IASI Interview with Marty Morales

IASI Interview with Marty Morales

Interview by Megan Cox, Tucson Structural Bodywork


Marty Morales is the founder of the Morales Method of Manual Therapy & Body Conditioning. This month Morales took some time to speak with me about traditional Structural Integration, The Morales Method®, and connecting students with resources in the digital age.

A Certified Advanced Rolfer, Morales came to SI by way of massage therapy, earning his MBA prior to that. Deep tissue instructor Art Riggs introduced Morales to the concept of SI. A few years after finally undergoing a Ten Series, he pursued training as a Rolfer and graduated from The Rolf Institute of Structural Integration in 2008. As a practitioner and an educator, Morales shows great respect for the instructors who guided him through training: John Martine, Kevin McCoy, and Jan Sultan (respectively).

Morales and I spent some time musing on the importance of lineage in our training as SI practitioners, on the importance from learning directly from the source (or as close as possible), and he notes a particular turning point in his training with Sultan. Despite being a direct source of the “nuts and bolts” of Rolf’s work, Morales says Sultan helped expand his vision of SI from the traditional mold to something more personal.

"The way that he (Sultan) worked and his input into my work allowed me to imagine the possibility for a different interpretation of SI...I guess that’s what happens when one influence meets with an internal personality; there is a possibility for synthesis, a different version."

But, why a new method?

"Why bother reinterpreting when the foundation is pretty rad already? I’d have to say that, for me, reinterpreting it was necessary for me to fully express myself through the work. Sort of like, it’s not you it’s me."

As custodians and facilitators of the work, we all are familiar to some degree with the Rolf family tree, as well as the many incredible offshoots of traditional SI. It is my understanding as the daughter of an early Rolfer that Dr. Rolf encouraged her first students to go out into the world and evolve their own individual strengths within the work. To even flesh out new, expanded modalities using Structural Integration as an authoritative foundation.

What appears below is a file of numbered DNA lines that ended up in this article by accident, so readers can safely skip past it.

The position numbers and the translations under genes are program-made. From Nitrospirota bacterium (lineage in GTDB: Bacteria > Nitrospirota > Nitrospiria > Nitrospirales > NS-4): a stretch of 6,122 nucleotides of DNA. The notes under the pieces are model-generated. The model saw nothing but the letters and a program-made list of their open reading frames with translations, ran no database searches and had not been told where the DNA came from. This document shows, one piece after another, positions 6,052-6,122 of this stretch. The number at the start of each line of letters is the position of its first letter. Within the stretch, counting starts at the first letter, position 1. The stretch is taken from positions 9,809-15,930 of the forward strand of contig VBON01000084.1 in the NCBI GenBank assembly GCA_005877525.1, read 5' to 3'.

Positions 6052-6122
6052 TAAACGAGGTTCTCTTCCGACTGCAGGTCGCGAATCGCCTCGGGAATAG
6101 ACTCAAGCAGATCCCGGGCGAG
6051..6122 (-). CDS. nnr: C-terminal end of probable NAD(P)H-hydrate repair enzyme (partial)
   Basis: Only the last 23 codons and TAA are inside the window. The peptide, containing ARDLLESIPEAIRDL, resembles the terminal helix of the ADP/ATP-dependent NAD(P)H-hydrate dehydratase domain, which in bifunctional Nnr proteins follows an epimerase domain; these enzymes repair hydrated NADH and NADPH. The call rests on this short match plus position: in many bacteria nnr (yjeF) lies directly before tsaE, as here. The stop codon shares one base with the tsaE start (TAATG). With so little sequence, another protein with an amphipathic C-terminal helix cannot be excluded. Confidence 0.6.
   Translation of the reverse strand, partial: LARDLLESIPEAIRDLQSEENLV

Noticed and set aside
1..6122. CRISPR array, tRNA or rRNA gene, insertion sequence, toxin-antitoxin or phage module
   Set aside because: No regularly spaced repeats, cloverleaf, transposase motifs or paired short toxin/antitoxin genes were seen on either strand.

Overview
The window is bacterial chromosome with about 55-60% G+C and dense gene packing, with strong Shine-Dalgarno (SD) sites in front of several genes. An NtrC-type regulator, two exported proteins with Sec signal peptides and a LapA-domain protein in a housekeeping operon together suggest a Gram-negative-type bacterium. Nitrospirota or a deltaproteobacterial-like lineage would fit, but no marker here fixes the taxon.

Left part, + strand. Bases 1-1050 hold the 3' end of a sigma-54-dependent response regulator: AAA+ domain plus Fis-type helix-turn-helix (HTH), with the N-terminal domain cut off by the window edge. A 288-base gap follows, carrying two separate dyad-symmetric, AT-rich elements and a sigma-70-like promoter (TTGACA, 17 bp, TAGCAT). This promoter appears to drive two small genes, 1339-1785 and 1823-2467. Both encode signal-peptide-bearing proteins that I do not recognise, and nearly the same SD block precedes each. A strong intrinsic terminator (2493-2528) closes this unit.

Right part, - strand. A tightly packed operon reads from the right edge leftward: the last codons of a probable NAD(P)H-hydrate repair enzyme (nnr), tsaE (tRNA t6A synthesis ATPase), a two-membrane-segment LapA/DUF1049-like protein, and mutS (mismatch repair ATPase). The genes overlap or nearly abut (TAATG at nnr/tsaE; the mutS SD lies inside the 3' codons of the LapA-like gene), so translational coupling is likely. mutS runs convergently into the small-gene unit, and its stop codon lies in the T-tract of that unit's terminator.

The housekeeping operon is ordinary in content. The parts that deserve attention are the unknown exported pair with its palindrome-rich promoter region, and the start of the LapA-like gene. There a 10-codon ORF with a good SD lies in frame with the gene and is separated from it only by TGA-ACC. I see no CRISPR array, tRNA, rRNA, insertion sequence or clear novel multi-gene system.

However, the Morales Method® appears not as a response to Rolf’s supposed vision of the ongoing evolution of her work. Morales talks about his work in a way that does not feel adulterated by a personal investment in the proprietary struggles which have plagued our community for decades - and it’s refreshing. Instead, one might say that the Morales Method® developed organically as its own dialect of the root language Structural Integration.

Between 2008 and 2014, that dialect took shape and Morales began teaching workshops and classes in California and Nevada. Now, having expanded to Washington, Japan, and Switzerland, Morales seeks to reach an even wider audience. As of this year, selections of the Morales Method® are available as part of a virtual education program through the school.

In describing his work, Morales explains that The Morales Method® of Manual Therapy & Body Conditioning is distinct from traditional SI more in terms of application than anything.

"The philosophy is still there. The principles are still there, although slightly tweaked. But the protocol is different….We straddle the world of the original protocol and our interpretation of the protocol...To me, when you reinterpret something or give your own perspective on something... you’re slicing one way instead of another. If it works for students or for clients, great. And if not, then there’s the other."

We don’t articulate it as such in the moment, but in reflecting on our conversation, one theme is salient to me: Fluency. Connecting with the work in a way that matches our process and our resources. Speaking the same language at the same time, and the alchemy within that. As practitioners, we know the value of meeting the client where they are. We know that the greatest chance for positive change comes when all involved parties are on the same page.

I cannot claim to have personal experience with Morales’ work or his teaching, but as an interviewer, I do get the sense that for him there is an investment in much more than just the information. He seems to regard the human component involved in learning a craft with great value - at least as much as the nuts and bolts. After all, it is through the exercise of learning to teach that we must learn something all over again in a new way - let it pass through a whole new set of lenses - in order to translate that lesson into a language that is understandable to the greater world.

 

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